The Dana-Thomas House, designed by famed architect Frank Lloyd Wright, was built at 301 E. Lawrence Ave. for Springfield hostess Susan Lawrence Dana.
Dana gave Wright his first “open checkbook” commission, and the result, as described by the Springfield Historic Sites Commission, “reflects the mutual affection of the patron and the architect for organic architecture, the relatively flat landscape of the State of Illinois, and the Japanese aesthetic as expressed in Japanese prints.”Among Wright’s Prairie Style houses, the Dana-Thomas House, which contains more than 100 pieces of original Wright furniture, 250 examples of art glass doors and windows, and more than 100 art glass light fixtures, is considered to have the most complete, best-preserved interior in the U.S.
The home’s construction cost about $60,000 during a period – the work lasted from 1902 to 1904 – when a substantial eight-room brick house could have been built for $4,000.
The Dana-Thomas House’s 12,600 square feet of space takes in 35 rooms – including a one-lane bowling alley and a two-story ballroom whose floor is cushioned by springs – and 16 major spaces. The home also includes terra-cotta sculpture by Richard W. Bock, and a fountain designed by Bock and Marion Mahony Griffin, Wright’s first employee and the world’s first licensed woman architect.
Susan Dana (1862-1946), was the daughter of Rheuna Lawrence, who began work in his teens as a bricklayer’s helper, became a building contractor and later expanded into banking, livestock, railroads, mines (coal, silver and gold), and, especially, railroads. He also served as mayor of Springfield and president of the Springfield School Board. Rheuna Lawrence died in 1901, leaving his entire fortune to his only child, Susan.
The thrice-married Susan was an unconventional woman for her time, supporting women’s rights, equality for African Americans (Susan followed in the footsteps of her mother Mary Agnes in supporting Springfield’s Lincoln Colored Home), and an advocate of social services and the arts.
“(H)ad women been allowed a greater role in society during that period of time, it is certain that Susan Dana would have been a participant in the legislative process rather than a mere hostess,” Roberta Volkmann wrote for illinoishistory.gov (link no longer available). Dana lived in the house until the late 1920s, when she moved into a small cottage behind the home. She was hospitalized as incompetent in 1942 and died four years later.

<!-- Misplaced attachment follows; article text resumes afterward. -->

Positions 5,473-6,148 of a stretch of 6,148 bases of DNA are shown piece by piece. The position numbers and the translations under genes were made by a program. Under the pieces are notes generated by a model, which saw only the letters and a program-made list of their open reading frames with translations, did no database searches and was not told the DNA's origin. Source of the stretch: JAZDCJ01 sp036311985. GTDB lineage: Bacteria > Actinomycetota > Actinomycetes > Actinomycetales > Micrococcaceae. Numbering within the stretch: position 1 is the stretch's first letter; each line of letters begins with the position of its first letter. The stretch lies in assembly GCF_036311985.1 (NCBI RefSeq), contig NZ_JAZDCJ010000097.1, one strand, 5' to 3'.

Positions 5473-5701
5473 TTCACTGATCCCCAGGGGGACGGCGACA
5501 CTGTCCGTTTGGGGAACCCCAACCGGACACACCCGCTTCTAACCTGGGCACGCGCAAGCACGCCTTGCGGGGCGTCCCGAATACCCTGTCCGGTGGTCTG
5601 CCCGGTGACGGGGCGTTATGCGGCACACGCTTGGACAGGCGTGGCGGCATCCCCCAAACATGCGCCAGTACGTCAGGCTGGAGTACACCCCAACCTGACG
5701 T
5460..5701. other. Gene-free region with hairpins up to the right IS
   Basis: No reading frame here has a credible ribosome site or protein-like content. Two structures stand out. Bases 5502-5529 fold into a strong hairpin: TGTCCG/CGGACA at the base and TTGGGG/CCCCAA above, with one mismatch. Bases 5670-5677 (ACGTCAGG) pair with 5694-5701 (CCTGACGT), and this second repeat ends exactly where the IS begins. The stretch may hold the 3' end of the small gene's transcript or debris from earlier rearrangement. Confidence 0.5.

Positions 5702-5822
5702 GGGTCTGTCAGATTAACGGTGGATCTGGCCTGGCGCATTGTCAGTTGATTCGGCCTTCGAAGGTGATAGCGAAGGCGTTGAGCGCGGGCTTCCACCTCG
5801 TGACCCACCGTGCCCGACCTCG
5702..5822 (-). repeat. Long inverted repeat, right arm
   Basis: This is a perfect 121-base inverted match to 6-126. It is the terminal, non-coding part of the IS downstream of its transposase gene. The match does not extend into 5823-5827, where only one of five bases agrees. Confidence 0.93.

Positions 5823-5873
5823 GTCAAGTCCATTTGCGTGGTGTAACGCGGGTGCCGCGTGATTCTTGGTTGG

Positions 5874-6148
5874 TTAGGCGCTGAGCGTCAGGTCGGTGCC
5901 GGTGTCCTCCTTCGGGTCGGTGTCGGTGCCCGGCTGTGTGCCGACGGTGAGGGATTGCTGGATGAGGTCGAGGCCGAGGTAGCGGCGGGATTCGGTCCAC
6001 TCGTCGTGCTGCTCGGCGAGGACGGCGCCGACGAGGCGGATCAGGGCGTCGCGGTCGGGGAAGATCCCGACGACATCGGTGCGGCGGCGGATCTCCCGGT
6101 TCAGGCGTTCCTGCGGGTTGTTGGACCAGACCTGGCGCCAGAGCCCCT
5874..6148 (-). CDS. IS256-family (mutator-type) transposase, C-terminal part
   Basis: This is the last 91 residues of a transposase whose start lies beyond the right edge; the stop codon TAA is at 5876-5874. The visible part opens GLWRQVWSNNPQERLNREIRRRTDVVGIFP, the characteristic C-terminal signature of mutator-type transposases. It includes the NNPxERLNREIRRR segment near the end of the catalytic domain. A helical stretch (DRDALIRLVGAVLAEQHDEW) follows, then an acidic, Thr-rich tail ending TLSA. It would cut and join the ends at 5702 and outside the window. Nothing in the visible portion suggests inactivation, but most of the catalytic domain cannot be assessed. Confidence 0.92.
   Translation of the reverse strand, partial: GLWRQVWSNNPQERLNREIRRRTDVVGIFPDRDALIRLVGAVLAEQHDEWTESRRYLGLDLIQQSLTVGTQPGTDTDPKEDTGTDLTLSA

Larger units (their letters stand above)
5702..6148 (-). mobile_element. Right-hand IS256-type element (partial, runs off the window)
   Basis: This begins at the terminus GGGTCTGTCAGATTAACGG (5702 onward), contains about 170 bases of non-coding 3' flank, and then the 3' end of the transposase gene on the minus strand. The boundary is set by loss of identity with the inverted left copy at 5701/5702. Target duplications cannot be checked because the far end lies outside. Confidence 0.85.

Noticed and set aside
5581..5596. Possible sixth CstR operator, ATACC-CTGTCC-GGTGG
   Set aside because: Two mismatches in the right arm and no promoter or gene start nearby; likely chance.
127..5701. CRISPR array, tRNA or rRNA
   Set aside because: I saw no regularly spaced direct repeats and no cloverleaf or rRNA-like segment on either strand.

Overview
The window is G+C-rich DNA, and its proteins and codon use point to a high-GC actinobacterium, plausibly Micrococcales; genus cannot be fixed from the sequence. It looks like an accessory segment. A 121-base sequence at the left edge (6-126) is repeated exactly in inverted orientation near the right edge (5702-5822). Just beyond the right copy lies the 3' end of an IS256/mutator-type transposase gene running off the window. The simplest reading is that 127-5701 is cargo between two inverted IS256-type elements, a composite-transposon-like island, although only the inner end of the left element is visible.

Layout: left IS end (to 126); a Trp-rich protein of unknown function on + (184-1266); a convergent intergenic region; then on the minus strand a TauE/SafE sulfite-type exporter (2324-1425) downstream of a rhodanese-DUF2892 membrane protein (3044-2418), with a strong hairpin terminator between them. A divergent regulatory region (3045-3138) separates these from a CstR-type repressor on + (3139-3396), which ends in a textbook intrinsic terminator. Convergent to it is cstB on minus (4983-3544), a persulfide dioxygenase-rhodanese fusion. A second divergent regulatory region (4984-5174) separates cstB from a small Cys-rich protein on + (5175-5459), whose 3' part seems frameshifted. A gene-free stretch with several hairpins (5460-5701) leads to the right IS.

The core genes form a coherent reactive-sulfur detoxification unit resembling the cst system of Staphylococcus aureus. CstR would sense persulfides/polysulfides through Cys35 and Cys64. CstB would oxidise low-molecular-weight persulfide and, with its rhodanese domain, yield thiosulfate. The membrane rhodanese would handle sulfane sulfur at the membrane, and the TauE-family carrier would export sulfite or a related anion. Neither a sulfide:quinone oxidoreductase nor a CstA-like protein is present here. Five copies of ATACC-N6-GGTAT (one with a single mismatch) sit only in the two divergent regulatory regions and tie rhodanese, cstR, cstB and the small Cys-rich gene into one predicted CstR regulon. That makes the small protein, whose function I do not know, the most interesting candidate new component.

Dana’s personal property was sold in a spectacular auction in 1943. The bulk of Wright’s distinctive furniture, however, remained with the house when Charles C. Thomas Publisher bought the house in 1944. The publishing company specialized in medical books. (This paragraph has been updated. See comment below from Roberta Volkmann.)
The Thomas firm had its offices in the house until 1981, when the firm sold the home and furnishings to the state of Illinois for $1 million, well below what most experts think Thomas would have received if the building and contents had been sold piecemeal. The state then undertook a $5 million renovation of the home.
The Dana-Thomas House, now operated by the state of Illinois, is listed on the National Register of Historic Places and is a National Historic Landmark in addition to being a city and state historic site. The building is open for public tours. The adjacent Sumac Shop offers related gifts and souvenirs.
See: Introductory video for vsitors.
Visit: The Lawrence Memorial Library, dedicated to the memory of Rheuna Lawrence, was designed by Wright and incorporated into what is now the Springfield School District’s Lawrence Education Center at Second and Laurel streets. The public may visit by prearrangement.
Read: Susan Lawrence Dana: The Enigma in the Wright House by Dana-Thomas House volunteer Roberta Volkmann; available as a paperback or Kindle book on Amazon.com. Volkmann also wrote the illlinoishistory.gov article on the Dana-Thomas House. (Note that this entry has been edited to correct Ms. Volkmann’s first name in a reference above. Our apologies.)
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Since I wrote the book “Susan Lawrence Dana: The Enigma in the Wright House,” I have discovered new information. One of the facts that I discovered that is incorrect is my statement above (“buyers at the auction had considered the furniture too odd and uncomfortable to purchase.”). For the real story, see the the following entry on my blog:
Today, we would all give a fortune to have the furniture.
Ms. Fleming: You are so right. Thanks for reading.